The More I Learn the More I Want to Knowby Howard Hewitt
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An Oenophile will tell anyone listening that wine is stimulating to the intellect. Another might talk about wine's nuances and sophistication. A real wine geek will detail a fine wine’s terroir.
Stephen Pavy ’81 is such a man. He’s been a scholar, Yale Divinity graduate, college administrator, and software expert, but he’s found nothing as interesting and challenging as fermented grape juice.
Pavy lives atop a mountain overlooking the Sonoma Valley and works at one of Napa Valley’s premier wineries. He left his profitable software job and personally took a hand in expanding his now 6,600-square-foot home. Then in June 2006, he became manager of retail operations and wine education for Joseph Phelps Vine-yards—one of Napa Valley’s most honored wineries.
The class agent and summa cum laude Wabash grad has traveled the world and the great wine regions.
"But there is something about this particular place," Pavy says at his dining room table in Sonoma. "It’s the daily smell of the earth, and understanding how the temperatures and the microclimates and the terroir work together on this property. I’m finding out how that’s expressing itself in wine. That is fascinating to me. It’s mysterious."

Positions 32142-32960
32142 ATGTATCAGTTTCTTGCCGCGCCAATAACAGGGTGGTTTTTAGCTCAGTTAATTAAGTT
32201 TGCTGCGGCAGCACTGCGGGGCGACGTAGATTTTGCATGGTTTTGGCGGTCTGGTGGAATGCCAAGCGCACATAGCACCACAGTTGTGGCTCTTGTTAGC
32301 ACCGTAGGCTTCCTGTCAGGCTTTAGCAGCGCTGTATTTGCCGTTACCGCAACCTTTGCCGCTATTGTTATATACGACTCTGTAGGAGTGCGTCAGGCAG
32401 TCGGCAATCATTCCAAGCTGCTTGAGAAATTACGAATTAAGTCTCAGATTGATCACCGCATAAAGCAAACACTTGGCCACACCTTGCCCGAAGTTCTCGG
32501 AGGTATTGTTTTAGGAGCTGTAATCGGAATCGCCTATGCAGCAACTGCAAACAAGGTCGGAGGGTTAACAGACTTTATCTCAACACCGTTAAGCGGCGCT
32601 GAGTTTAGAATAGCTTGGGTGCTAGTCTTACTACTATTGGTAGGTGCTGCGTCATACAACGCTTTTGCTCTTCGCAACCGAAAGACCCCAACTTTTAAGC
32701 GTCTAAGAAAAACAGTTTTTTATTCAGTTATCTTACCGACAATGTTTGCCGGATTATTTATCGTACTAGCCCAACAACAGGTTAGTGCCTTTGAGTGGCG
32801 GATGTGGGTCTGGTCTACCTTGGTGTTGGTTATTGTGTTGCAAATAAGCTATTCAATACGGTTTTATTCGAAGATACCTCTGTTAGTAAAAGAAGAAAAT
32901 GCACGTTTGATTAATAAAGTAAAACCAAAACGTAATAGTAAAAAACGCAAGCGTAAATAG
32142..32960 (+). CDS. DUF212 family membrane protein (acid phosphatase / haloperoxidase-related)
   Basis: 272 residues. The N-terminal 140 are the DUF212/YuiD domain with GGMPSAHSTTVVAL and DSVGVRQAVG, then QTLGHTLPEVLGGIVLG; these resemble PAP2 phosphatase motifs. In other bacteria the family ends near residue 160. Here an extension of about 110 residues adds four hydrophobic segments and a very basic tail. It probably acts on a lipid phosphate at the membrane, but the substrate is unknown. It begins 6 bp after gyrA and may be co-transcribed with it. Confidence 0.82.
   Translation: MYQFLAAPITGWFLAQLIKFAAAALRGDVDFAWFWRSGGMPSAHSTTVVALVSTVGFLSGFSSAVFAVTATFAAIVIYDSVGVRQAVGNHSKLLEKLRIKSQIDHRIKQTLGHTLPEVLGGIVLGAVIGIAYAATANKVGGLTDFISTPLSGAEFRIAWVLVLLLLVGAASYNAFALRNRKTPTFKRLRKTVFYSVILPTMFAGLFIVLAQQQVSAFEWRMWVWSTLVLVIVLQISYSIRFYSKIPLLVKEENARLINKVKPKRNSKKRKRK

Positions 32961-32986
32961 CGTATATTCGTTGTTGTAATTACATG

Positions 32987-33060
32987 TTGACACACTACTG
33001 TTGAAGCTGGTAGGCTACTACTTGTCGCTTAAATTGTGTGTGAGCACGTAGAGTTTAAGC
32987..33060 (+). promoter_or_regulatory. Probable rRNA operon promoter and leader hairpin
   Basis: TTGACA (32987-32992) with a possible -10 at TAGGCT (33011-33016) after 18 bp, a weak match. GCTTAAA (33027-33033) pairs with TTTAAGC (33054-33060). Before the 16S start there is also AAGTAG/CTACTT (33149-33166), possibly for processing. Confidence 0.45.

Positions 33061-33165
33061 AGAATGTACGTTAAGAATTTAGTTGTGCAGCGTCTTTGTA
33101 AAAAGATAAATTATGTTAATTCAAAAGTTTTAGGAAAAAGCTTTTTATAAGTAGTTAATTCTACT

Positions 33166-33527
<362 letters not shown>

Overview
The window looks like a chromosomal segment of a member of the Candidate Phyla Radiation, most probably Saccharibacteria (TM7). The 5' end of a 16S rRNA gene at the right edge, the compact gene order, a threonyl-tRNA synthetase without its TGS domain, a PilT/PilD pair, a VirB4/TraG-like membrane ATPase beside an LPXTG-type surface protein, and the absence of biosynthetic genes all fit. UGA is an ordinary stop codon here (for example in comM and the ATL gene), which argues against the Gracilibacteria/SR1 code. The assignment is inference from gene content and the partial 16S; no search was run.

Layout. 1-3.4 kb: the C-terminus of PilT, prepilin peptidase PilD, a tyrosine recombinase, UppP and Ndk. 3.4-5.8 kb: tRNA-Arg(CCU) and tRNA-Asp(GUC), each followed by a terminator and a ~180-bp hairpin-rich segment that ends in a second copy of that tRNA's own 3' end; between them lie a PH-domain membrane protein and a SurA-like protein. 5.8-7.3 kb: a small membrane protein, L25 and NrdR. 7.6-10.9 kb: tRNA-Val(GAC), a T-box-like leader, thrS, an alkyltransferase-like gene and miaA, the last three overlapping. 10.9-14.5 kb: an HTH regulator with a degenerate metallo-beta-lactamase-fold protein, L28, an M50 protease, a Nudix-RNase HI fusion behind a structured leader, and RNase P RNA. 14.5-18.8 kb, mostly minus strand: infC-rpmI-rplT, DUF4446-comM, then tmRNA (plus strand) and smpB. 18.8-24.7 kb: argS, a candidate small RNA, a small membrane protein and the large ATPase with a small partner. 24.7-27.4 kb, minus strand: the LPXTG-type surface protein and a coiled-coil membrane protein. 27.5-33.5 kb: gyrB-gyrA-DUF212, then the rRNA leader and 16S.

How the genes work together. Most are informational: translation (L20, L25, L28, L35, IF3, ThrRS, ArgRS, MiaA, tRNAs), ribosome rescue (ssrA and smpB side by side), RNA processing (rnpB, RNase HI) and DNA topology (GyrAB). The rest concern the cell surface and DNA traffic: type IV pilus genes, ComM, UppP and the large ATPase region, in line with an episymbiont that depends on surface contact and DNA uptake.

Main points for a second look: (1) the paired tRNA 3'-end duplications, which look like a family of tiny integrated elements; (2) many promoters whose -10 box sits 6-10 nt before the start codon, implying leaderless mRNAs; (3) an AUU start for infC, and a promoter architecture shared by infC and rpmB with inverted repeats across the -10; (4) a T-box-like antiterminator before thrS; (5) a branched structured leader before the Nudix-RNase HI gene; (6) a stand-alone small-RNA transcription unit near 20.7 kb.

A small vineyard outside his home has allowed him to make a fine Sauvignon Blanc and an evolving Bordeaux blend. Pavy’s efforts have not gone unnoticed. He swept "best of" honors for both white and red wine at the 2006 Valley of the Moon Dilettante Enological Society home winemakers’ California competition. He also won best of show.
"It shocks me to think I can actually bring fruit in from a plant I’ve planted on the hill outside and then bring it through to a point that I can drink a finished product you call wine."
Pavy, a native Hoosier, knows his father would laugh at such romantic notions of the land. "He grew up on a farm and that wasn’t mysterious to him at all. But for my generation that grew up on TV dinners, fast food, and fruit from a can, it’s different."